That could make it harder for smaller companies to compete and could limit consumers’ access to the content they want online, advocates of net neutrality say. In the Puget Sound area, some worry it could stifle the region’s growing entrepreneurial community.

“In particular for our state and our city, in order for innovation to continue you want to have this original rule of fair and equitable access,” said Michael Schutzler, CEO of the Washington Technology Industry Association. “The internet is a shared resource like water, like electricity, like roads.”

Matt Shobe, co-founder and chief product officer at Seattle startup Mighty AI, is already bracing for the potential impact of the FCC’s action. The startup operates an app that pays people to complete short, online tasks to help companies develop their artificial intelligence technology.

If net neutrality was erased, he said, international users might be able to access the app easier than U.S. users. Ultimately, that could skew the app’s results and decrease the company’s reliability with customers.

“It’s already hard enough to get noticed, to compete well, to build a business that matters to people,” Shobe said. The startup is adding a feature to its app Wednesday that points people toward an online petition in favor of net neutrality.

The FCC’s proposed reversal of net neutrality is now open for public comments and will go to a final vote in mid-August. It is currently expected to pass, with two of the three commissioners in favor.

The 2015 FCC decision is serving to “threaten the open internet it purported to preserve,” the FCC proposal states. Internet providers are not investing as much as they once were in infrastructure and need a lighter regulatory touch, it says.

In an April blog post, an executive from Comcast, one of the largest internet service providers, said the company supports net neutrality — but not the current regulations, which impede investment.

“Title II is not net neutrality,” senior executive Vice President David L. Cohen wrote.

In a separate post, the company said it would not “block, slow down or discriminate against lawful content.”

Kirkland-based internet provider Wave also said it doesn’t let companies pay for priority service or throttle access. Title II “could be a burden,” said Harold Zeitz, Wave president and chief operating officer. Zeitz called Title II “a completely separate issue” from open internet access, and said it could impose regulatory expenses on the company.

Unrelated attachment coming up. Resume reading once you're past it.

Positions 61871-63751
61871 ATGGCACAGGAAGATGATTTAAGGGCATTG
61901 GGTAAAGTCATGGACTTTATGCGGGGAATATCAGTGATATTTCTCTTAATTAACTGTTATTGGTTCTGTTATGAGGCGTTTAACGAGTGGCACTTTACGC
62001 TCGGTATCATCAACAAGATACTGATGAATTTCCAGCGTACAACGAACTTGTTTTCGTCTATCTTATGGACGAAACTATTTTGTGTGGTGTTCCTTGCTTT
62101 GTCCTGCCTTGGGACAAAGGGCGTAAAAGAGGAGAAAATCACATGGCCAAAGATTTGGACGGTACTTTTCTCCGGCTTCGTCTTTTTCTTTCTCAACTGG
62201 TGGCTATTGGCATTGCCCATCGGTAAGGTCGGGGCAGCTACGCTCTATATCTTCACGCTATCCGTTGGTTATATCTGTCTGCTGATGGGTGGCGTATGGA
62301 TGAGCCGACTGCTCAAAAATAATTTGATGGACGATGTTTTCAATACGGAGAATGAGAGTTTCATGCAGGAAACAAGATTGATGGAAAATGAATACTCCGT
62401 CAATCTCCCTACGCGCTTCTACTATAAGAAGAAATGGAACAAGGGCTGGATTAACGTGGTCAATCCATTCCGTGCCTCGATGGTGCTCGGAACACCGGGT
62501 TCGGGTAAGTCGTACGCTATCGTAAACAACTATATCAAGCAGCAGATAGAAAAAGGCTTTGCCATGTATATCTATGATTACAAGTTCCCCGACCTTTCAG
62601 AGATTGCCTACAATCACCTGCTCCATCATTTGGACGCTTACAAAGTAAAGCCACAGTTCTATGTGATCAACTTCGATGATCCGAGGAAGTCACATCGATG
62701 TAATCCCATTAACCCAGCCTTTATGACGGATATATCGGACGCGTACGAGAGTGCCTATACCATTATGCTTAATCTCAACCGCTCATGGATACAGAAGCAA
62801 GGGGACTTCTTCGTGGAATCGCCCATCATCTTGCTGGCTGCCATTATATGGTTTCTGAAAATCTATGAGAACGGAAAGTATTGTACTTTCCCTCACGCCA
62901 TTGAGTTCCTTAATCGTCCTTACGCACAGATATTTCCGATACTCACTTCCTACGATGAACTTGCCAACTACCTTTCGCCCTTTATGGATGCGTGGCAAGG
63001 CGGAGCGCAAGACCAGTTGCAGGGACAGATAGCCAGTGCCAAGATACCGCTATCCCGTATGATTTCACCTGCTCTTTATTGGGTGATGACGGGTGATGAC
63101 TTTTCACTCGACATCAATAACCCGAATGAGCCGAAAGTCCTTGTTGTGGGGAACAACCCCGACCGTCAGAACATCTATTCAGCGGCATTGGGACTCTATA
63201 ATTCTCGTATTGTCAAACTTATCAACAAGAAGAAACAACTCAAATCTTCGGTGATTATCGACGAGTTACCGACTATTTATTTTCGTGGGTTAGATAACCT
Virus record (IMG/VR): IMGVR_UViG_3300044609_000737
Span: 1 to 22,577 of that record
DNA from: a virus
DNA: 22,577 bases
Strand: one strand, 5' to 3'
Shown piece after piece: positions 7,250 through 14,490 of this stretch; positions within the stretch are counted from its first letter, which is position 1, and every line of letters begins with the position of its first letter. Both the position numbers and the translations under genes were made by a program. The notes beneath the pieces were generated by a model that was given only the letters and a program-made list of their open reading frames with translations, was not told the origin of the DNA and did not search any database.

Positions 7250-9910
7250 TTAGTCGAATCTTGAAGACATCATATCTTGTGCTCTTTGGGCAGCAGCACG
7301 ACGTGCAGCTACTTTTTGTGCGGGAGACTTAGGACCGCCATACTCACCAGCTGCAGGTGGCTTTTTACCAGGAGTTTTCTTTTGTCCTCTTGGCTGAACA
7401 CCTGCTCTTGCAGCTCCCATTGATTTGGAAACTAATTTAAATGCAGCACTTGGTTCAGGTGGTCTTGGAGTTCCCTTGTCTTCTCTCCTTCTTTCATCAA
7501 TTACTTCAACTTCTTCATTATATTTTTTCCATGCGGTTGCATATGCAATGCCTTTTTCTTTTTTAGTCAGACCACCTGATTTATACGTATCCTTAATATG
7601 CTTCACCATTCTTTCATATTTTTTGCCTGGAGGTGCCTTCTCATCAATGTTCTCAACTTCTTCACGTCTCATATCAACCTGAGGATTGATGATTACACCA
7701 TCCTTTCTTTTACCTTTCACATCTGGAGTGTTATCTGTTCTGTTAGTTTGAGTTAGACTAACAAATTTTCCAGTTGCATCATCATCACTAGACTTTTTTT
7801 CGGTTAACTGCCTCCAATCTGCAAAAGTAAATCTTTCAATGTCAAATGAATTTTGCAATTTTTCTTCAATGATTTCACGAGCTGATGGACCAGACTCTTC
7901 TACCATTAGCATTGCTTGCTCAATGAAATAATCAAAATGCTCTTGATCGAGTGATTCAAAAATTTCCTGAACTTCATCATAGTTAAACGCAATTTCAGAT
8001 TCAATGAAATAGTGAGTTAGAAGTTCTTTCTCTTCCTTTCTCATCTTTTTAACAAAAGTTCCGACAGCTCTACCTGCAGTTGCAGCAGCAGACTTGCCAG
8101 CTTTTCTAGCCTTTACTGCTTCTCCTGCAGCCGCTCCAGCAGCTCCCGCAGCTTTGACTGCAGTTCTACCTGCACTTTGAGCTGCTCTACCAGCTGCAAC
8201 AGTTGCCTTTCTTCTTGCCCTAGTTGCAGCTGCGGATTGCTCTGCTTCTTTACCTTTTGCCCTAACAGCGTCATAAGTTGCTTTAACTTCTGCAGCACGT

But advocates of the net-neutrality rules say reversing them could be a slippery slope.

At a town-hall event in downtown Seattle last week, Sen. Maria Cantwell and FCC Commissioner Mignon Clyburn, both Democrats, fielded questions from residents, nearly all of them concerned about how the rule change would affect their access to the internet.

Clyburn, the sole Democratic commissioner, opposes the reversal, saying the public needs the FCC as a referee.

“We need to make plain that the things that you take for granted each and every day in terms of your relationships online, your interactions online — that could change,” she said in an interview after the town hall.

The Electronic Frontier Foundation (EFF), a nonprofit that advocates for consumer’s digital rights, has come out strongly in favor of the current regulations.

“The internet is pretty fundamental infrastructure nowadays,” said Corynne McSherry, legal director of the EFF. “We use it to get jobs, we use it to access health care, we use it to access education.

“When you buy a television, you don’t think that Samsung is going to make a decision about what you watch. You just want them to sell you the equipment and get out of the way.”